This review may contain spoilers. I can handle the truth.
Travis McClain’s review published on Letterboxd:
This review may contain spoilers.
Really, the first thought conjured by The Bad News Bears is how politically incorrect it was, but somehow remembering that doesn't much blunt the effect of actually re-watching it. This was my first viewing of it in eight years, and throughout the movie I kept finding myself amazed at what was accepted in 1976. I don't even know that you could get a PG-13 rating for this film as it exists today, what with kids smoking and being doused with beer and slinging slurs of every variety.
It's the kind of movie that can cause a person to check out after about ten minutes, knowing that instead of ever apologizing, that it will just keep going in as outrageous a direction as it can. Buried under the offenses, though, is an underdog story of camaraderie that really is endearing and identifiable on a seemingly universal level. Morris Buttermaker (Walter Matthau) isn't a bad guy, necessarily. There are a few scenes in which he even gets to be the good guy, such as talking Ahmad (Erin Blunt) out of the tree.
Like Adventures in Babysitting, which I just re-watched a few nights ago, The Bad News Bears is one of those movies that continues to entertain, despite also making me cringe from start to its brilliant finish. I have to give the film credit for its finale. Typically, sports movies are so obvious and predictable that the game play footage is the most boring part - especially at the end of the movie, where we know to anticipate false starts before inevitable triumph. The championship game, though, has an unpredictable ebb and flow. It all works because we like these kids enough to want them to win, but we've seen them screw up enough to actually question whether they will.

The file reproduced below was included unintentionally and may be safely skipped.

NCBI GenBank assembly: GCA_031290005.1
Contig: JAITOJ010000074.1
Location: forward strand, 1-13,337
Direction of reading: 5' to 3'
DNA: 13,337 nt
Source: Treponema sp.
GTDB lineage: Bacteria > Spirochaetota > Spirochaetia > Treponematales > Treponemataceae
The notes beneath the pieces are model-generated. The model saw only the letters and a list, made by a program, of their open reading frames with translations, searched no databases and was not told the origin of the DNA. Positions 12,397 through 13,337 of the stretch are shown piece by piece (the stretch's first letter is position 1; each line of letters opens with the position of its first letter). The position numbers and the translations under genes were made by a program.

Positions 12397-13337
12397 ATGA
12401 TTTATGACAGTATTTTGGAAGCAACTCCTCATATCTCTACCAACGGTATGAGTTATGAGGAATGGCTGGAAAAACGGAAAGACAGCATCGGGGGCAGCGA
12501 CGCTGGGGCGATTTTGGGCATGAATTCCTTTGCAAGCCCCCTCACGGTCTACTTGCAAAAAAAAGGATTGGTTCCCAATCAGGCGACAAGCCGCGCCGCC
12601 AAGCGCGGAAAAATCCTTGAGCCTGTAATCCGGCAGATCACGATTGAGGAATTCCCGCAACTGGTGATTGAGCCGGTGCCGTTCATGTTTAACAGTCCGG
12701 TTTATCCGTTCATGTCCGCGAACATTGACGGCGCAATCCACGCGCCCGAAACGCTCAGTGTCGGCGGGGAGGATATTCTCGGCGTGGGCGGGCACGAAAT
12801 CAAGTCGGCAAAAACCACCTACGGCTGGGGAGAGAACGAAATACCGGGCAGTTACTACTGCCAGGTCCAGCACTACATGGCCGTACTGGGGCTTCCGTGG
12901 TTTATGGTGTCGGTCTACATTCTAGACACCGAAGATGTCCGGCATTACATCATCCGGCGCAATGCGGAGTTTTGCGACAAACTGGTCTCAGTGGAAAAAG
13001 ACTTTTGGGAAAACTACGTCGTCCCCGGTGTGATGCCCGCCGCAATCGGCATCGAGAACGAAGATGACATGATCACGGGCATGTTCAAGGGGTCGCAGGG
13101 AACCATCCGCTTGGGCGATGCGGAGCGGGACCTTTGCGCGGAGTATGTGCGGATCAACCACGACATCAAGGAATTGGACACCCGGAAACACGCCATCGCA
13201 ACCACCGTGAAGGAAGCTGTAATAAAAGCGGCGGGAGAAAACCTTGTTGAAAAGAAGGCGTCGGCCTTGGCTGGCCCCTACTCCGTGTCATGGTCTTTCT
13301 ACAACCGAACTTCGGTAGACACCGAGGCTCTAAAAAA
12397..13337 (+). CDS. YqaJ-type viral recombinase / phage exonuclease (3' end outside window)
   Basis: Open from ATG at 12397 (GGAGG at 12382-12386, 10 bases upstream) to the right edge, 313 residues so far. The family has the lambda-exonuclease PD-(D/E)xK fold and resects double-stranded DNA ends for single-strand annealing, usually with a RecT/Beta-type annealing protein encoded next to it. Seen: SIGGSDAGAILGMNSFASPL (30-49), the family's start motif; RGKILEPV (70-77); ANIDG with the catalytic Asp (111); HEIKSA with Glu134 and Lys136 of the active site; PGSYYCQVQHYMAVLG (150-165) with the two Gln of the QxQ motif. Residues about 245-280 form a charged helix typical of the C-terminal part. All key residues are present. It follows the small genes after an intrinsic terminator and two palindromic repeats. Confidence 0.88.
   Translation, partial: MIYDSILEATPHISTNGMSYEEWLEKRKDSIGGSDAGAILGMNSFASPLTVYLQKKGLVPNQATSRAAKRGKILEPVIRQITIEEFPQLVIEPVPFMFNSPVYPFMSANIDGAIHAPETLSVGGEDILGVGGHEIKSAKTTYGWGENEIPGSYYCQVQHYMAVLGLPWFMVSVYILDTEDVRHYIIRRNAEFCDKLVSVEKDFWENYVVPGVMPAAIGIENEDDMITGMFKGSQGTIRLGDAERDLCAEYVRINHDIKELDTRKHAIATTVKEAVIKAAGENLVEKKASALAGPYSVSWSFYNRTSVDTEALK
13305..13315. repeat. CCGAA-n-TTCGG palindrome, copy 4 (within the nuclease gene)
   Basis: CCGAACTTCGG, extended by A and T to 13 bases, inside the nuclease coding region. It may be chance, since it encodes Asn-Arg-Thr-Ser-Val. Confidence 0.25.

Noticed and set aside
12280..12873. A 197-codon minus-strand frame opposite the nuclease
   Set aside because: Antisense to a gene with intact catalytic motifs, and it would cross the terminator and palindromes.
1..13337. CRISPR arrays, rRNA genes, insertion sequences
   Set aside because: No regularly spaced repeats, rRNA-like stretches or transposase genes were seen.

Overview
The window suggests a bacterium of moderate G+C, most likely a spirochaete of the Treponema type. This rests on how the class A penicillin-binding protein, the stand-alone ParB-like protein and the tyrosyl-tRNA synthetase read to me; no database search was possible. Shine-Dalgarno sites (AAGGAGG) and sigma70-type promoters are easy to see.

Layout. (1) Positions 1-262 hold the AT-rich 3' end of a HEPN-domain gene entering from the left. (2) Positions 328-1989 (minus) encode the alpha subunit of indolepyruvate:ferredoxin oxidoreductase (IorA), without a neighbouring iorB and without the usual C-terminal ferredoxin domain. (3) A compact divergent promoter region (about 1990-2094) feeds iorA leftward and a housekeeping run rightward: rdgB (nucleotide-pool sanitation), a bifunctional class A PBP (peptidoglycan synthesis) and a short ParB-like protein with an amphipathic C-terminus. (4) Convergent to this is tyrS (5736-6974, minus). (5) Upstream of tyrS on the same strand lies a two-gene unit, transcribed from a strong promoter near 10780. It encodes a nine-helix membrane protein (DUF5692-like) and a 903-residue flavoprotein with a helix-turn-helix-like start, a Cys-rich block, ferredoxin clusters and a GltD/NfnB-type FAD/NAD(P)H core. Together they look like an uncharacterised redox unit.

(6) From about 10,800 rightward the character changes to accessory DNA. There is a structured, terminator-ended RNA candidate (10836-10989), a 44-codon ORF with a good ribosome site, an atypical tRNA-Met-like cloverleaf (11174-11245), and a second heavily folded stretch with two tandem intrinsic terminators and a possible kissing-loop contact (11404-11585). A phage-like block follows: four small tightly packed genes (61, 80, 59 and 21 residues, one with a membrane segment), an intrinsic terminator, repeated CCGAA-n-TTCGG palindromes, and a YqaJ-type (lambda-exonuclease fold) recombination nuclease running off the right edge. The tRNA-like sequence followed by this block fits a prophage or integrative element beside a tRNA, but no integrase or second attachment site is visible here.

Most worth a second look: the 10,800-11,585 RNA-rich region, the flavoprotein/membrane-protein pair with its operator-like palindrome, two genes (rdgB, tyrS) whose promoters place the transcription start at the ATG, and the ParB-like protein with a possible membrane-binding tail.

The confrontation between Coach Roy Turner (Vic Morrow) and his son, pitcher Joey Turner (Brandon Cruz) over the latter's throw at the head of Bears batter Mike Engelberg (Gary Lee Cavagnaro). It's a very complex scene, because we do empathize with Joey's mounting frustration with his overbearing father, but at the same time, Roy is entirely justified in being furious at his son throwing at another kid's head. If not for Roy hitting Joey, I'd actually take his side in the matter outright.
Roy's wife makes the argument that Joey threw at Engelberg because he was following the example set by Roy, and maybe there's something to that. But Roy's instructions - don't give the kid who just nearly took you out of the park anything to hit - are Baseball 101 and it's hard to believe that a kid on as competitive a team as Roy's would actually give into ego in the championship game over such fundamentals. Of course, we also see what's taking place in the Bears dugout, with Buttermaker devolving into a cutthroat tyrant so maybe Joey shouldn't be held to any higher standard.
The Bad News Bears Re-Ranked on My Flickchart (#517/1597)
The Bad News Bears > The Adventures of Ichabod and Mr. Toad --> #517
The Bad News Bears < Far and Away --> #517
The Bad News Bears > My Fellow Americans --> #517
The Bad News Bears > Dressed to Kill --> #499
The Bad News Bears > Cutlass --> #449
The Bad News Bears > The Battleship Potemkin --> #424
The Bad News Bears > Thriller --> #412
The Bad News Bears > The Evil Dead (1981) --> #405
The Bad News Bears < Ben-Hur --> #405
The Bad News Bears > Planet of the Apes (2001) --> #403
The Bad News Bears was re-ranked on my Flickchart to #403/1597